Outcast Lady (1934)

76-77 or 79 mins | Melodrama | 28 September 1934

Director:

Robert Z. Leonard

Writer:

Zoë Akins

Cinematographer:

Charles Rosher

Production Designer:

Cedric Gibbons

Production Company:

Metro-Goldwyn-Mayer Corp.
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HISTORY

Author Michael Arlen wrote a stage play called The Green Hat , which was based on his novel and opened in Chicago and Detroit in 1924, and in London on 2 Sep 1925. The play is not listed in sources as a basis for the film, however. The working titles for this film were The Green Hat and Iris March . DV , HR and MPD reviewed the film under the latter title. A Nov 1934 British supplement of HR claims that the title was changed from The Green Hat to A Woman of the World as a result of a vote conducted during a public screening of the film. It is not known if the film was ever distributed as A Woman of the World . According to the Preston Sturges Papers at the UCLA Theater Arts Library, Irving G. Thalberg assigned Sturges to write a draft of the script for the picture in Sep 1933, but his contribution to the final film has not been confirmed. According to a Jan 1934 HR news item, Dudley Murphy was first slated to direct Norma Shearer in the film. M-G-M borrowed Hugh Williams from Fox for the production. HR news items add Reginald Owen and Forrester Harvey to the cast, but their participation in the final film has not been confirmed. After the PCA ordered scenes in the film to be reshot, Monckton Hoffe was assigned to rewrite the objectionable sections, according to a Jun 1934 HR news item.
       Arlen's novel was ... More Less

Author Michael Arlen wrote a stage play called The Green Hat , which was based on his novel and opened in Chicago and Detroit in 1924, and in London on 2 Sep 1925. The play is not listed in sources as a basis for the film, however. The working titles for this film were The Green Hat and Iris March . DV , HR and MPD reviewed the film under the latter title. A Nov 1934 British supplement of HR claims that the title was changed from The Green Hat to A Woman of the World as a result of a vote conducted during a public screening of the film. It is not known if the film was ever distributed as A Woman of the World . According to the Preston Sturges Papers at the UCLA Theater Arts Library, Irving G. Thalberg assigned Sturges to write a draft of the script for the picture in Sep 1933, but his contribution to the final film has not been confirmed. According to a Jan 1934 HR news item, Dudley Murphy was first slated to direct Norma Shearer in the film. M-G-M borrowed Hugh Williams from Fox for the production. HR news items add Reginald Owen and Forrester Harvey to the cast, but their participation in the final film has not been confirmed. After the PCA ordered scenes in the film to be reshot, Monckton Hoffe was assigned to rewrite the objectionable sections, according to a Jun 1934 HR news item.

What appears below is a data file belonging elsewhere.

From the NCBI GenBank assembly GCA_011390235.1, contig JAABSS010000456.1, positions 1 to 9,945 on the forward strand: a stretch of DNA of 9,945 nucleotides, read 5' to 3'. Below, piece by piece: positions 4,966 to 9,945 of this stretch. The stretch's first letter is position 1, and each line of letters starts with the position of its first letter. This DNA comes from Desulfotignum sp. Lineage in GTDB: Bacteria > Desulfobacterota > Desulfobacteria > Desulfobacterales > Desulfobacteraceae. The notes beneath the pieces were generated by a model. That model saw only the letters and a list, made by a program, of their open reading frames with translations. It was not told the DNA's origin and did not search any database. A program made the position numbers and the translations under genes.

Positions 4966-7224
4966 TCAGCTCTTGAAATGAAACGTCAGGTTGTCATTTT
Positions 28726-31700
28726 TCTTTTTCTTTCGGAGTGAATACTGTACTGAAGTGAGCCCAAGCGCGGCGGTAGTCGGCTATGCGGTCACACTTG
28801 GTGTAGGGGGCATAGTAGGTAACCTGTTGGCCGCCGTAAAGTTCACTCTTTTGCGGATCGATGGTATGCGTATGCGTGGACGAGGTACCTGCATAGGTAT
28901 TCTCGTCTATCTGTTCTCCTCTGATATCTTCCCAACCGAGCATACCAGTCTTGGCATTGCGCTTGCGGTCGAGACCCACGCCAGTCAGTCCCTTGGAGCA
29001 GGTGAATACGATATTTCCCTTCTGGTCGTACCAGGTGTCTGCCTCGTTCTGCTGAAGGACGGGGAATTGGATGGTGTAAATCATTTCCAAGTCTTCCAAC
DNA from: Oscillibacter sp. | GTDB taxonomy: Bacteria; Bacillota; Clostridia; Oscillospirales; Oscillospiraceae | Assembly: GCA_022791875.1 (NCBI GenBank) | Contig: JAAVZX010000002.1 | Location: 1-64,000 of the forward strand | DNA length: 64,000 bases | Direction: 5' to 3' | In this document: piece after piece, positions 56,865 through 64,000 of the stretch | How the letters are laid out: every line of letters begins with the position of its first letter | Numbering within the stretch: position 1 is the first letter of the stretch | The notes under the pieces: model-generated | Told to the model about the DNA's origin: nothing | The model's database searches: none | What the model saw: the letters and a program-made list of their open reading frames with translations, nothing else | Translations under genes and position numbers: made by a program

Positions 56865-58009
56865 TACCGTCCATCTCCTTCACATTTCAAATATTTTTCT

Arlen's novel was first filmed by M-G-M as A Woman of Affairs in 1928. Clarence Brown directed Greta Garbo and John Gilbert in the silent, with synchronized sound version (See Entry). More Less

BIBLIOGRAPHIC SOURCES
SOURCE
DATE
PAGE
Daily Variety
17 Aug 34
p. 3.
Film Daily
3 Nov 34
p. 4.
HF
28 Apr 34
p. 8.
Hollywood Reporter
11 Jan 34
p. 1.
Hollywood Reporter
19 Apr 34
p. 6.
Hollywood Reporter
23 Apr 34
p. 3.
Hollywood Reporter
26 Apr 34
p. 4.
Hollywood Reporter
4 Jun 34
p. 10.
Hollywood Reporter
11 Jun 34
p. 3.
Hollywood Reporter
21 Jun 34
p. 3.
Hollywood Reporter
17 Aug 34
p. 3.
Hollywood Reporter
1 Nov 34
p. 5 (British supplement).
Motion Picture Daily
18 Aug 34
p. 3.
Motion Picture Herald
8 Sep 34
p. 38.
New York Times
3 Nov 34
p. 20.
Variety
6 Nov 34
p. 16.
CAST
PRODUCTION CREDITS
NAME
PARENT COMPANY
PRODUCTION TEXT
A Robert Z. Leonard Production
DISTRIBUTION COMPANY
NAME
CREDITED AS
CREDIT
DIRECTORS
Asst dir
PRODUCER
Exec prod
WRITERS
Addl scenes by
PHOTOGRAPHY
ART DIRECTORS
Art dir
Art dir assoc
FILM EDITOR
COSTUMES
Gowns
SOUND
Rec dir
Synchronization
Mixer
SOURCES
LITERARY
Based on the novel The Green Hat by Michael Arlen (New York, 1924).
AUTHOR
DETAILS
Alternate Titles:
A Woman of the World
Iris March
The Green Hat
Release Date:
28 September 1934
Production Date:
23 April--8 June 1934
Copyright Claimant:
Metro Goldwyn Mayer Corp.
Copyright Date:
24 September 1934
Copyright Number:
LP4981
Physical Properties:
Sound
Western Electric Sound System
Black and White
Duration(in mins):
76-77 or 79
Length(in reels):
8
Country:
United States
PCA No:
252
SYNOPSIS